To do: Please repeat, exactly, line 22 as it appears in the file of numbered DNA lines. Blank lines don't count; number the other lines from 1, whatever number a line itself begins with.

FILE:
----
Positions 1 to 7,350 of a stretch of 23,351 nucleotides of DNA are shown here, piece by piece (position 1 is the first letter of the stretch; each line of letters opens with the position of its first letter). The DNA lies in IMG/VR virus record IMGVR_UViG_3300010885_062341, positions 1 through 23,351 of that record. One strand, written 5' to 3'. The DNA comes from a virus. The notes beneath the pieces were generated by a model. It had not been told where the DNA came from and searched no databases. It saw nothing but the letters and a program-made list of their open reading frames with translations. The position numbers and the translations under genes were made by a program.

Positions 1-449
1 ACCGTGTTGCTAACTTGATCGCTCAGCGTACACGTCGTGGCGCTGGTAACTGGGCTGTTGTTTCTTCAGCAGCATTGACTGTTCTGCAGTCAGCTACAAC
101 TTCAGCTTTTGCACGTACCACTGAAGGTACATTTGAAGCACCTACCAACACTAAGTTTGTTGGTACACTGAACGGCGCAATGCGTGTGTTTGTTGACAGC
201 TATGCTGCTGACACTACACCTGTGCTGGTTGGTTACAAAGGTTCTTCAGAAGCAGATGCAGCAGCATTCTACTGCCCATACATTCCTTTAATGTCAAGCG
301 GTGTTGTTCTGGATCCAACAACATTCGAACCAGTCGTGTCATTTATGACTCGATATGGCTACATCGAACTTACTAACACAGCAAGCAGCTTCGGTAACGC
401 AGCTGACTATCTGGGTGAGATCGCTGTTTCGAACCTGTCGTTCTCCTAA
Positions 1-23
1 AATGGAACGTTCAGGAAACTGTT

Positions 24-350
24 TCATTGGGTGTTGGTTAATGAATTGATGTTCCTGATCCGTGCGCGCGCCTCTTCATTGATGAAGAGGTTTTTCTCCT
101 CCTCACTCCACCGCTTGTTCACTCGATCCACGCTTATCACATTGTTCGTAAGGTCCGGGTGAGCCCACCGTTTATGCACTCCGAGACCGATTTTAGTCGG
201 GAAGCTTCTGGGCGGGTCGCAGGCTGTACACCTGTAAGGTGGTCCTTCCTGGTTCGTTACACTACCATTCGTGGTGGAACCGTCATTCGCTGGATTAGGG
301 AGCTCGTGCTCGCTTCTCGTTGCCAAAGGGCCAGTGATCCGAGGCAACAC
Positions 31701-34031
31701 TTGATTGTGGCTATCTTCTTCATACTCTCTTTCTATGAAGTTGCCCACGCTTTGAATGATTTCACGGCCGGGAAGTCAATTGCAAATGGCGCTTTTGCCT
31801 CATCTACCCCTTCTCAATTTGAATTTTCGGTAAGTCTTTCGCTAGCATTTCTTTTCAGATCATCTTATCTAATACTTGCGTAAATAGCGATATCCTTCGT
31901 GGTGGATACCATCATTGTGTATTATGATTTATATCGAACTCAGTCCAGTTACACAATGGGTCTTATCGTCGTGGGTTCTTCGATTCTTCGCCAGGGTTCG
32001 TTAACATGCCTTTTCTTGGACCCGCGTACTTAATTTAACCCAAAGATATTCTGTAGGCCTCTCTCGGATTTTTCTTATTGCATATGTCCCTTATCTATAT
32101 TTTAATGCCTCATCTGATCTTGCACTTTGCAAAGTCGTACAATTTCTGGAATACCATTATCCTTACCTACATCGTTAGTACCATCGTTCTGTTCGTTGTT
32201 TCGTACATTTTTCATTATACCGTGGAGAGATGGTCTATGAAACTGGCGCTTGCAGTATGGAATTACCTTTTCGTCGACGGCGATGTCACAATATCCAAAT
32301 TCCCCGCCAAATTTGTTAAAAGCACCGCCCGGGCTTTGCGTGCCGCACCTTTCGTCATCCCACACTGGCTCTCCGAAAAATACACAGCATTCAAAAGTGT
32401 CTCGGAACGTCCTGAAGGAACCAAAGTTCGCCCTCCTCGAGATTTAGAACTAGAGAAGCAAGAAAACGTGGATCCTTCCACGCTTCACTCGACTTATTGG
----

32301 TCCCCGCCAAATTTGTTAAAAGCACCGCCCGGGCTTTGCGTGCCGCACCTTTCGTCATCCCACACTGGCTCTCCGAAAAATACACAGCATTCAAAAGTGT